The normally phlegmatic George Washington was vocally dismayed by the Whiskey Rebellion in western Pennsylvania, and joined Hamilton in organizing an overwhelming federal force to march into the countryside and overawe the miscreants. A similar exercise in federal shock and awe occurred when Hamilton marched a federal force against another Pennsylvania upset, Fries’ Rebellion, in 1799.

In the midst of the “Quasi War” with France in the late 1790s, Hamilton had lobbied President John Adams frantically (and, for the sake of his relationship with Adams, fatally) for a federal army that Hamilton would lead under the aegis of the largely retired George Washington. This was held against Hamilton, both by Adams and Jefferson, as an open admission of Hamilton’s caesarism, since it was assumed that this army, while defending against the unlikely prospect of an invasion of the United States by Napoleon, could be used to cow the federal government or serve as the vehicle for some extra-curricular nationbuilding by Hamilton, such as the seizure and annexation of western lands—and maybe even South America--from their Spanish masters.

It seems more likely that Hamilton was carried away by the fear of a French-style rural jacquerie and Jacobin-style urban purge, perhaps sparked by some French military adventure and supported by a Jeffersonian fifth column, and wanted a federal army as a shield—and sword--against both. And, admittedly, he wouldn’t have minded leading the army through the Americas after putting paid to the French menace, thereby winning more glory for himself and more territorial swag for the USA.

But Hamilton’s efforts to create a strong federal edifice involved more than giving the central government independent military might to cow local “mobocracy” when the compromised state militias weren’t up to the task. Strengthening the bond between the federal government and US elites—and weaning them from political collusion with the ever-present and easily aggrieved “mob”—was a key feature of Hamilton’s policy.

He famously bound elites to the federal government by promising to fund all federal debts (currently trading at ten or fifteen cents to the dollar) at par, to assume all state debts dating back to the revolution, and coming up with a plausible way of paying them. He also rebuffed criticisms by Jefferson and Madison that this policy was a sell-out of the revolutionary war veterans who had been paid with these bonds but sold them at a deep discount to speculators, and an unfair windfall for Hamilton’s well-heeled and well-informed buddies.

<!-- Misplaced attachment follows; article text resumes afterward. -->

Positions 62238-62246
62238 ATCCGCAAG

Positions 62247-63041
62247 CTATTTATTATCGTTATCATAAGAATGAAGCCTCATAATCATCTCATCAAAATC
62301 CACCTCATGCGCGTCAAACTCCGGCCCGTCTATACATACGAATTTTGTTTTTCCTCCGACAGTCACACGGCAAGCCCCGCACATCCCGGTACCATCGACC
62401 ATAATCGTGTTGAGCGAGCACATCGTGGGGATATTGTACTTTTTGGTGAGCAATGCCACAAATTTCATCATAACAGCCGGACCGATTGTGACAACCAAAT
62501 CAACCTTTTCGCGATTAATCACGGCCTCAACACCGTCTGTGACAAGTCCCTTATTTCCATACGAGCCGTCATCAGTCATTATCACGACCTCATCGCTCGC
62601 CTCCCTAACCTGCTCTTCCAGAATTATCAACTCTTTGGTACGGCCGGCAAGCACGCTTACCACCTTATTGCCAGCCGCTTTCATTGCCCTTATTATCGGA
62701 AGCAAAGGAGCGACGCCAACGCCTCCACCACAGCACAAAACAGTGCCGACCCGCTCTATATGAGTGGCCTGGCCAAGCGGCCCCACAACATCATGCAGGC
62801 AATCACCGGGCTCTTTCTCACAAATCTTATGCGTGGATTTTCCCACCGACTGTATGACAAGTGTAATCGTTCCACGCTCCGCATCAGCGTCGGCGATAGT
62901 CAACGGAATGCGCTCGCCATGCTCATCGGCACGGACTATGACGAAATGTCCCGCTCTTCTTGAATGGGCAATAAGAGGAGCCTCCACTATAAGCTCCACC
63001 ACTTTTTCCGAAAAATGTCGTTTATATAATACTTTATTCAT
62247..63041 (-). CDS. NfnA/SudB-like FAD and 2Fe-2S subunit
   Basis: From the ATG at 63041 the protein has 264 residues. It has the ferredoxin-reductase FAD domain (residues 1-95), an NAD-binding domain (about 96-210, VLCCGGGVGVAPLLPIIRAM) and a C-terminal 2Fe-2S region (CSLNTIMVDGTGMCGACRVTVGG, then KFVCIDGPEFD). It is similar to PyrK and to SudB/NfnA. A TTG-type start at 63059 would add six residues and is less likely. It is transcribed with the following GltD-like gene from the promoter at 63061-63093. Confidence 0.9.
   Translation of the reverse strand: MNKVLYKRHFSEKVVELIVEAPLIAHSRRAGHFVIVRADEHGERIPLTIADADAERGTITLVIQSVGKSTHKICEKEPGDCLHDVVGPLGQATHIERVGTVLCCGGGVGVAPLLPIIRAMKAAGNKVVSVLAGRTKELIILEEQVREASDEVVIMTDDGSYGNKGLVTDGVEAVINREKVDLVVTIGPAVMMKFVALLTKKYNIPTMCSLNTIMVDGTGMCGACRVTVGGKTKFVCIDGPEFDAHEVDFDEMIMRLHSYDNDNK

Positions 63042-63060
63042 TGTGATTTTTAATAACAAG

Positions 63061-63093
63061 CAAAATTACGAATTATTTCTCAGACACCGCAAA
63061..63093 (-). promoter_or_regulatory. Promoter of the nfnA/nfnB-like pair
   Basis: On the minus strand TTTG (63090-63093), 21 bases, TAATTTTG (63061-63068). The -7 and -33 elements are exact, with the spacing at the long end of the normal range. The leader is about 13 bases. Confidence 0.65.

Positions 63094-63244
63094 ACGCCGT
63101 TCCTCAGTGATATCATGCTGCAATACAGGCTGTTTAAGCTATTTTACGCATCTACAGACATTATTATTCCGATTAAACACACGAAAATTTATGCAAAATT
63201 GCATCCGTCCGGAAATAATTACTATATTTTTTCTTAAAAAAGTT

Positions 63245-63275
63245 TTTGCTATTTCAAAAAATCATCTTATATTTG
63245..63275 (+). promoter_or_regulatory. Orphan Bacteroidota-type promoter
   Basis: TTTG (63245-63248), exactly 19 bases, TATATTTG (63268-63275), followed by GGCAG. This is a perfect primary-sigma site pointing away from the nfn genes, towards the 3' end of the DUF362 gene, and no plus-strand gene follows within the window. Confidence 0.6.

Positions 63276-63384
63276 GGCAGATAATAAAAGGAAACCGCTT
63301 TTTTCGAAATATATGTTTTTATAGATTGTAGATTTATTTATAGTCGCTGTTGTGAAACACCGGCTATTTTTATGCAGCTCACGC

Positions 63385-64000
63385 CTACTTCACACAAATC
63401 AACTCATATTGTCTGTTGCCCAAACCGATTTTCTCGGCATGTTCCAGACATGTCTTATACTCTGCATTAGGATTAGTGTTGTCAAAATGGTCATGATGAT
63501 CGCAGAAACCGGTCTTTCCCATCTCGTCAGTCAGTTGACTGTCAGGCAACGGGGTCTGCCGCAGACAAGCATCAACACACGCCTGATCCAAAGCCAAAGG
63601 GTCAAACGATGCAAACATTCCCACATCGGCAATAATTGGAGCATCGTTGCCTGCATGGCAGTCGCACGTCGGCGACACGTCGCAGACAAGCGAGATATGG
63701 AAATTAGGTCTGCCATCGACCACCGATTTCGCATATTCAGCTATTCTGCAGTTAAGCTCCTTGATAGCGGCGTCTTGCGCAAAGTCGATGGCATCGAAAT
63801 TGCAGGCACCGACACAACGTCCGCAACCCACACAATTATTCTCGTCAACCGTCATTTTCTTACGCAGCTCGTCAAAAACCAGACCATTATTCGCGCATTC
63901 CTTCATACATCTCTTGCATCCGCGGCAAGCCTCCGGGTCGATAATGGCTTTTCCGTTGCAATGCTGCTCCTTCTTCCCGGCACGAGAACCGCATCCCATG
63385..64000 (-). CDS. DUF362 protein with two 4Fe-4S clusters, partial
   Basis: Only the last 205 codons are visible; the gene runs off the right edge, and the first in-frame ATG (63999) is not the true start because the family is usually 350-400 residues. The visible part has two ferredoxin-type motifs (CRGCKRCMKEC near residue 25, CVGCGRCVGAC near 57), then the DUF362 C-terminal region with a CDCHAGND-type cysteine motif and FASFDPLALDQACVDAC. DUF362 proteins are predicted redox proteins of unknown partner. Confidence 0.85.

There’s a little more to this than “the rich got richer and the poor got fucked” (though, of course, that’s exactly what happened).

Hamilton was intentionally giving the business elites some (inordinate) skin in the federal game, so that they would cleave to the federal government and not side with the mob—or their states--as they had in revolutionary times against Britain, or during any of the serial crises that would occur as the United States embarked on its bloody and highly successful campaign exploit the resources of the land, the labor and creativity of its people, the capital and energies of the elites, and the enormous potential of national and global markets.

Specifically, Hamilton devoted a great deal of intellect and energy to creating a bond between rich guy and the central government that would address the biggest threat to the federal system: secession.

You know, like the kind of secession the 13 colonies carried out only a decade before against the British government, and was threatened every time some cluster of US states weren’t getting their way. The kind of secession that actually happened in 1861. And the kind of secession that Tea Party enclaves like northern Colorado now invoke as a solution for their Obama-related grievances. And the kind of secession (by the various Soviet SSRs and satellites) that brought the Soviet Union to its knees. And the uprising in eastern Libya (capital: Benghazi) that brought down Qaddafi with a little outside help.

In each instance of secession, the secret sauce of freedom wasn’t democracy and free markets; it was the fact that local elites abandoned their allegiance to the center and sided with the locals instead.

Before the constitution was even ratified, secession was already on the American agenda.